UCSF Profiles Wins UC Technology Award

Online Tool Makes Finding Experts, Mentors, Collaborators Easy

Daniel Lowenstein, right meets with medical student Matthew Hudnall

UCSF epilepsy expert Daniel Lowenstein, right meets with medical student Matthew Hudnall. Lowenstein, who is a frequent user of UCSF Profiles, has remarked that this tool has transformed his experience as a mentor.

UCSF Profiles, a web application that allows people to search for researchers by expertise and experience, has won a Golden Award for information technology from the University of California.

This vital tool, managed by the Clinical and Translational Science Institute (CTSI), enables research networking, collaboration and faculty-student mentoring.

Screenshot of Lowenstein's page on UCSF Profiles

Lowenstein's page on UCSF Profiles

CTSI is among eight teams representing six locations that won UC’s 2013 Larry L. Sautter Award for using information technology to make university operations more efficient and better serve faculty, staff, students and patients.

“After launching UCSF Profiles in late 2010, we're thrilled that it's become a valuable tool for all,” said Leslie Yuan, director of CTSI’s Virtual Home. “With more than 6,000 researchers and their 110,000-plus associated publications, plus their videos, awards, co-authors and interests, we've heard that UCSF Profiles has helped with finding mentors, partners and has also improved administrative efficiency across campus. We're continuing to innovate and expand the platform, so stay tuned!”

UCSF Professor Daniel Lowenstein, MD, vice chair of the Department of Neurology and member of the CTS Board of Directors, was among the visionaries of UCSF Profiles. He is among the growing numbers of researchers on campus and around the world who are using the tool.

“Even in the era of the Internet, it's challenging for researchers to learn about expertise in research fields outside their own,” Lowenstein said when the online tool was launched. “What we needed was a formal strategy that allowed anyone to learn about the current stage of research and expertise as it exists at UCSF.”

Mark Cianca, interim chief information officer for the UC system, announced the winners Aug. 6 at the UC Computing Services Conference in Irvine.

The annual award, which is sponsored by the UC Information Technology Leadership Council, recognizes innovations in IT that advance the university’s missions of teaching, research, public service and patient care, or that improve the effectiveness of university processes. The award encourages sharing these solutions across the UC system.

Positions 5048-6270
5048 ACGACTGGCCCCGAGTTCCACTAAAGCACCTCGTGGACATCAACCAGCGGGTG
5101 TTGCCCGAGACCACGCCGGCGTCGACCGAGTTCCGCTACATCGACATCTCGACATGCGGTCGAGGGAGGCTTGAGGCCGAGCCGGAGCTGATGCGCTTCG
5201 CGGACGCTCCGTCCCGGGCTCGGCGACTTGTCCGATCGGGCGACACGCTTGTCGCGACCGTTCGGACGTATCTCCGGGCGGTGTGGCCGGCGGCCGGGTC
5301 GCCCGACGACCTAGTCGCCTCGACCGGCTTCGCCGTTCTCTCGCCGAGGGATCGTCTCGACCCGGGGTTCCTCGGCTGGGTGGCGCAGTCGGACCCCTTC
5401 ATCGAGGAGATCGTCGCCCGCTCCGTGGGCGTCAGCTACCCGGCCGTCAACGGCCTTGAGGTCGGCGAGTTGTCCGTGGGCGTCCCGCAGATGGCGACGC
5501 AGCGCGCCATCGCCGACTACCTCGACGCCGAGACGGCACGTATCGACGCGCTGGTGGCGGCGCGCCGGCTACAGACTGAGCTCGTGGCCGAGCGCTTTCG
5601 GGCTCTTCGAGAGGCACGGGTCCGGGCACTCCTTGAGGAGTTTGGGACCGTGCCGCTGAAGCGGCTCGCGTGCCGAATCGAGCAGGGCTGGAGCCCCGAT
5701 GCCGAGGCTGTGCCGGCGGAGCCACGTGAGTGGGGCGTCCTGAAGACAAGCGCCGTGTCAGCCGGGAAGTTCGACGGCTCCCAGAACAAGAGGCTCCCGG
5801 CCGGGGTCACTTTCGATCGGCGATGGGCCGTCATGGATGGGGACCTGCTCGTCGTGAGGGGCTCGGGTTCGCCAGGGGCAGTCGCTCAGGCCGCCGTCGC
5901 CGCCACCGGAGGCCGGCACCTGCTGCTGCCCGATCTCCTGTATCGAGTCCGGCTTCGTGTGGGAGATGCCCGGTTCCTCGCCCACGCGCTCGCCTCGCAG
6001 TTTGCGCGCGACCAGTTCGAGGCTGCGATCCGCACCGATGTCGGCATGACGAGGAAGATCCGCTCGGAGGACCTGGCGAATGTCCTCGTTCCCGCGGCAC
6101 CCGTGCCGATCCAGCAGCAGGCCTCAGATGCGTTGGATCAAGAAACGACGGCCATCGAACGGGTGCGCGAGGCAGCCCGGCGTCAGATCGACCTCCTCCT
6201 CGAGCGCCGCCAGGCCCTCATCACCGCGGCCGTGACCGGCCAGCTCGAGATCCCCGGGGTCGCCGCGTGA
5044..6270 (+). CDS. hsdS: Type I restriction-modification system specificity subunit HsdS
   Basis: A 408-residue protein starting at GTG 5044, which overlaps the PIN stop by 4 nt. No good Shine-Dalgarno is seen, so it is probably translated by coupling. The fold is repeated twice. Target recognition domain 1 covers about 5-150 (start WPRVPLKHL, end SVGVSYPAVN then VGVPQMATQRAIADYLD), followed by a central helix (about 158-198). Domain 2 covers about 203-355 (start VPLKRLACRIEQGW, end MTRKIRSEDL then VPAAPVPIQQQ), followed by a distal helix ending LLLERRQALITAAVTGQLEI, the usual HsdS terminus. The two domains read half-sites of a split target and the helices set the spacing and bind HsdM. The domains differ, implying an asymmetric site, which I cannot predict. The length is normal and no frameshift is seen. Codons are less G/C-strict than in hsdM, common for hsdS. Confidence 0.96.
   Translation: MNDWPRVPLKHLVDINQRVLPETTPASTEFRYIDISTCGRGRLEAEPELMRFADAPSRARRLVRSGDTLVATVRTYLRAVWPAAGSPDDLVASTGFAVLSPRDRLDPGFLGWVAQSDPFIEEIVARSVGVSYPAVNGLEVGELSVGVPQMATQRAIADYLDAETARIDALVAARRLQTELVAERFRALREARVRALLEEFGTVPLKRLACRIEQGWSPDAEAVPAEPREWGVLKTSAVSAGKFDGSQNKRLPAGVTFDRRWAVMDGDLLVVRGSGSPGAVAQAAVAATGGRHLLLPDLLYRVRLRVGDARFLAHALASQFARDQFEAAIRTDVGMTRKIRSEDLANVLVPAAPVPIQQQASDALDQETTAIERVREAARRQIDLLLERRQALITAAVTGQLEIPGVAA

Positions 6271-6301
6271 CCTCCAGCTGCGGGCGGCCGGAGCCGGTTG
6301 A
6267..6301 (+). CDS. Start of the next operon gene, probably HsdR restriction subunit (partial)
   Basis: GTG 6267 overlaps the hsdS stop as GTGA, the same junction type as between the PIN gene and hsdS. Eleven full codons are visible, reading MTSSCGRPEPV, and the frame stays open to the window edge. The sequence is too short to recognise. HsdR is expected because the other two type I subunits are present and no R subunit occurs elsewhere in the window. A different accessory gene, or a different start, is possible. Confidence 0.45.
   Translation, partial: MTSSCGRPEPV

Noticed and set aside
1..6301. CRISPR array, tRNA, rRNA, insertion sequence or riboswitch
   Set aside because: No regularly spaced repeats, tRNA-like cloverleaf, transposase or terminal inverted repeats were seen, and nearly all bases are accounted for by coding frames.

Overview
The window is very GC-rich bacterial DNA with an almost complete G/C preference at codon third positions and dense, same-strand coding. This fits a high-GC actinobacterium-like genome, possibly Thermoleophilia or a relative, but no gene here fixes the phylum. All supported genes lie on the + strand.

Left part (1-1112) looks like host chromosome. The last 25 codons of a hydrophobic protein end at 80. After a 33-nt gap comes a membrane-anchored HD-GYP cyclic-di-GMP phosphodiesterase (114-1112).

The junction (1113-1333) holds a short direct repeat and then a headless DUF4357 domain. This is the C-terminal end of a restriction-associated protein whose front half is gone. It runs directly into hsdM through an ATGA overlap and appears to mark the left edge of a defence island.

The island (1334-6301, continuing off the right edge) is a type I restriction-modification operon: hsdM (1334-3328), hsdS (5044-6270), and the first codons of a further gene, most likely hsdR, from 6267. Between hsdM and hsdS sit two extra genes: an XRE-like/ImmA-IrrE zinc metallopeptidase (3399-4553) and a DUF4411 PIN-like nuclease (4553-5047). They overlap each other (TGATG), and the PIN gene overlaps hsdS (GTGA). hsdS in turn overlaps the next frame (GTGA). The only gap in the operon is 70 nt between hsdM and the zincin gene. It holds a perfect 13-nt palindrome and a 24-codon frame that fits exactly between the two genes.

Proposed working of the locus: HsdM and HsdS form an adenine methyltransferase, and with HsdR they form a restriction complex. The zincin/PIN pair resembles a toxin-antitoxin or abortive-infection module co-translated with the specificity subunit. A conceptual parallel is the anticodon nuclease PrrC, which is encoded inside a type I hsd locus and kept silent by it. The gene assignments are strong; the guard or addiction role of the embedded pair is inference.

Other 2013 Larry L. Sautter Award winners

Golden Awards

  • UCPATH Data Dissemination Operational Data Store (UC Office of the President) culls human resources and payroll data from a complex software package containing 20,000 tables, analyzes that data and securely relays consistent information to campuses and medical centers.
  • Tethered Meta Registry (UC Davis Health System) consolidates more than 2.1 million patient records and provides a central data source for research and projects aimed at improving services. Faculty, researchers, administrators and other staff no longer have to manage their own separate spreadsheets and databases.

Silver Awards

  • Privacy and Protected Health Information Surveillance Technologies (UC Davis Health System) improved the medical center's ability to manage the privacy and security of more than 2 million patient records and thousands of people who access health records.
  • Risk Assessment Determinations in Clinical Academic Laboratories (RADiCAL) (UC Davis) promotes laboratory safety by identifying the risks involved with a project and the oversight required based on specific information the researcher provides, such as what chemical components they plan to use.

Honorable Mention

  • Google Apps @UCSC (UC Santa Cruz) allowed migration of all campus email and calendar data to Google. The project not only resulted in better, more reliable email and calendar services, but also allowed faculty, staff and students to communicate, connect and contribute in ways that were not available to them before.
  • The Cancer Genomics Hub (UC Santa Cruz) is a large data repository and user portal for the National Cancer Institute’s cancer genome research programs. It provides cancer researchers with efficient access to a rapidly growing store of valuable biomedical data.
  • UCLA Events Online 2.0 (UCLA) is the official application for producing and communicating extracurricular campus activities. It consolidates all event reservations into a central database and features a user-friendly interface that coaches event organizers with key event planning instructions, “to do” lists and required administrative approvals. It also facilitates communication between various departments.

To read the full nomination applications, visit the Sautter Award Program website.

To be eligible, projects must be active and operational at a campus.

The award was established in 2000 and is named after Larry L. Sautter, a UC Riverside associate vice chancellor for computing and communications who died in 1999. Under his leadership, a modern data network, client server computing and improved technical support services were developed and implemented at Riverside.

Photo by Susan Merrell